Wednesday, November 24, 2010

Kazunari Hattori - gallery talk

I listened to both gallery talks for the exhibition of Kazunari Hattori.

ginza graphic gallery(ggg)
November 4 (Thu.) to November 27 (Sat.), 2010

DNP Ginza Bldg., 7-7-2 Ginza, Chuo-ku, Tokyo 104-0061
Tel: 03-3571-5206
11:00 a.m. – 7:00 p.m. (Open until 6:00 p.m. on Saturdays)
Closed on Sundays and holidays, Admission free.

I cannot take pictures of the inside so this is the outside of the exhibition.

The first thing you see is plywood that resembles a backstage of a set. The set is another gallery within ginza graphic gallery, and when you enter the "staged gallery," you then see bright rooms (3 rooms) whose walls are all covered with B1 sized poster that Mr. Kazunari created. The posters aren't stuck to the wall, unlike a wallpaper, and is loosely nailed on the top. Each wall is covered with different pattern, all of them are re-mix of works he has done before. 6 out of 12 of the patterns are on sell at the gallery (limited print).

The basement floor consists of 9 years of Mr. Kazunari's work that he has done. The first thing that is there on the plywood shelf it the magazine "Ryu-kou Tsu-shin", which he art directed for 2 years. Pasted on the walls of the plywood, he had posters and small graphic works (tickets, flyers, etc) of museum exhibitions. On the floor are low tables that show other magazines he art directed such as "Gekkan Hyakka." Few logos he has designed were also printed on the the back side of a plywood wall. The only thing that was in frames were his hand written letters framed, and hung in a small room that resembles a small gallery.

A good explanation can be seen here as well (in English): "Japan Times"

Pictures of the inside and good explanation can be seen here (in Japanese)
"Who Designed This?"

1. Time: November 12 (Fri.) 6:30 p.m. to 8:00 p.m.
Speakers: Kiyonori Muroga (editor for Idea magazine) + Kazunari Hattori

Mr. Kiyonari Muroga is the editor for Idea magazine, a magazine that specializes in design. For this gallery talk, Mr. Kiyonari was the listener and the interviewer of Mr. Kazunari about this exhibition.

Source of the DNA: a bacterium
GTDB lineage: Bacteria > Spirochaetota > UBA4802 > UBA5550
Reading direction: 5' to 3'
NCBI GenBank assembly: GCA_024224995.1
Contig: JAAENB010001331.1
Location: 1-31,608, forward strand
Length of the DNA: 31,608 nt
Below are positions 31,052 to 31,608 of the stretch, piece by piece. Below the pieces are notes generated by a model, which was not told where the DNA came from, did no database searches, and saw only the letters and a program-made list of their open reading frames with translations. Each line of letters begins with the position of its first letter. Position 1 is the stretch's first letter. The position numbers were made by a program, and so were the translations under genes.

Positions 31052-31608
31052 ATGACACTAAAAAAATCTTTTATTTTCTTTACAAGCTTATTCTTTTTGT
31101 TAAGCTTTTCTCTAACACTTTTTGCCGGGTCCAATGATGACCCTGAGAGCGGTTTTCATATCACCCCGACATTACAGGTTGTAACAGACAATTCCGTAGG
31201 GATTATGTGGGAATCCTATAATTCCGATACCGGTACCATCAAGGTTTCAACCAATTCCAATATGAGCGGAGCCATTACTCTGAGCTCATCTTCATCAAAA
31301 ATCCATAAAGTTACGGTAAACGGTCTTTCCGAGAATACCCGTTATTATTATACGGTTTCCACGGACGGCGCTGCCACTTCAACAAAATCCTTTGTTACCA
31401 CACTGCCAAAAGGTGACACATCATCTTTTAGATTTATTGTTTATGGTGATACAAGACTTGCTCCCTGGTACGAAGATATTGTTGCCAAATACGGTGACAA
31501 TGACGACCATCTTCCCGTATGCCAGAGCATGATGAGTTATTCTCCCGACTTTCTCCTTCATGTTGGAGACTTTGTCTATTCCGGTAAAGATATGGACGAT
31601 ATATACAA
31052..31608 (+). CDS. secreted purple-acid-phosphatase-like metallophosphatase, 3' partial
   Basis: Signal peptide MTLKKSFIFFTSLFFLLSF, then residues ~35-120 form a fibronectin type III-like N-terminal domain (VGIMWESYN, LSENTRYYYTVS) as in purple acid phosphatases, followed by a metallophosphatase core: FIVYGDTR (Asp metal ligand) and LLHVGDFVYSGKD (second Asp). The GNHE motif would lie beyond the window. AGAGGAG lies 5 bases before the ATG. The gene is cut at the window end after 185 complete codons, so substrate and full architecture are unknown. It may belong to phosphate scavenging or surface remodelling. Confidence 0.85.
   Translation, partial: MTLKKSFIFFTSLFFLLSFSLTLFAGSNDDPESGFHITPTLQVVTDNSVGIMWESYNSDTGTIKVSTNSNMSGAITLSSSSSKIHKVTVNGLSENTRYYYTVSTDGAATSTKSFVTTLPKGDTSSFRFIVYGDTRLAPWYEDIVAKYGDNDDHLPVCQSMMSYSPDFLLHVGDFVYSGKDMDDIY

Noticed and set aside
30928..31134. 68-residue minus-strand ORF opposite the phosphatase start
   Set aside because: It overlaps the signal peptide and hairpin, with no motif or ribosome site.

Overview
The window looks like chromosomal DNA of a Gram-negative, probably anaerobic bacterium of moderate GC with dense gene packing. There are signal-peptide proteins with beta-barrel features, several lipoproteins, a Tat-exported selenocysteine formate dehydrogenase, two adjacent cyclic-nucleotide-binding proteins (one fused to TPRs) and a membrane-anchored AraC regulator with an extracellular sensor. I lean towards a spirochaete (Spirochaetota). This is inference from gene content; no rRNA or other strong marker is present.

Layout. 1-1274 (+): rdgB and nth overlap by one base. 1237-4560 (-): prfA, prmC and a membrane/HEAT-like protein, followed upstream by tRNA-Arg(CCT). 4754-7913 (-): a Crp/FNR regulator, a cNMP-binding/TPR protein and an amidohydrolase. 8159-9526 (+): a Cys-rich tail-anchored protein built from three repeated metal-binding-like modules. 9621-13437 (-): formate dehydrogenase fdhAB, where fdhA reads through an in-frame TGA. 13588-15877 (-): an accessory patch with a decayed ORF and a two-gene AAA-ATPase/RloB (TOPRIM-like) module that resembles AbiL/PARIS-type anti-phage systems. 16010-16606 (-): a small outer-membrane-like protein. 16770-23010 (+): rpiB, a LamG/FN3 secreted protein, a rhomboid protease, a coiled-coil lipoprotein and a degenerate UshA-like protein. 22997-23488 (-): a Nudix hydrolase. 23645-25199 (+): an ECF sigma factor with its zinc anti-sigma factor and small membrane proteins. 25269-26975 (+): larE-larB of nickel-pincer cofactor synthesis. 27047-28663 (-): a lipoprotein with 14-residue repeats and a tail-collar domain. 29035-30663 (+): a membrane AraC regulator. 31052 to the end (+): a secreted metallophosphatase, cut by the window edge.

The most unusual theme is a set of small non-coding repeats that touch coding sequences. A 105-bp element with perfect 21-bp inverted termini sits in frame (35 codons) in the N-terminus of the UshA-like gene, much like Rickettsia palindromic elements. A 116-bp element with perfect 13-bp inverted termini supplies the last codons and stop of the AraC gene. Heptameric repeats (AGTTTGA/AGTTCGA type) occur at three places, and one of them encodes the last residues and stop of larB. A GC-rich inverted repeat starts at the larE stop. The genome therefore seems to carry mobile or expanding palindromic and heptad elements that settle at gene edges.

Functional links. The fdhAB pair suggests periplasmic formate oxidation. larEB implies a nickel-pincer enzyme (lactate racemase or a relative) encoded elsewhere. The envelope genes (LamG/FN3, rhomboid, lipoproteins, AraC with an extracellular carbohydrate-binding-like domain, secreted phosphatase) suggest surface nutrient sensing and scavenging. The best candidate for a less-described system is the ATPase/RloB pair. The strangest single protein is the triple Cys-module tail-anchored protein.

The first talk started with Mr. Kazunari explaining what his first ideas were in doing the exhibition, which he always had in mind using plywood and not wanting to use the gallery wall because he didn't want to show his works in a traditional way. He didn't want something like a ticket, to all the sudden be "gallery worthy." Ticket is a ticket, and that was why he pasted the tickets (and others) to the plywood wall directly. Talking about the exhibition also showed his way he approached designing. He felt that something that makes people be in awe is good. He wanted to make thing he designed not really "designed," maybe seems accidental (but this is not the case since he tries and do the layout over and over again to see which one works).

Mr. Kazunari: To present my work on the gallery wall at ginza graphic gallery, was something I felt was not right thing to do. Almost to the point that it would be an act of betrayal to what I have been doing as a 'designer'

(talking about 1st floor)"If there is only one poster, then people wonder 'what does this rose mean?' But if it is patterned, people see it as 'decoration.' In a way, people see it as is. It was something I can just say that it is 'just pattern.' Does design need to have something more then just design? Isn't it just good to look good?"

"I always try to remember what I thought was good back in middle school. It isn't that I 'believe' what I liked back then, but I think there is a reason why I liked it. I might have not understood or knew why, but there was something I felt."

Mr. Hattori Kazunari

2. Time: November 19 (Fri.) 6:30 p.m. to 8:00 p.m.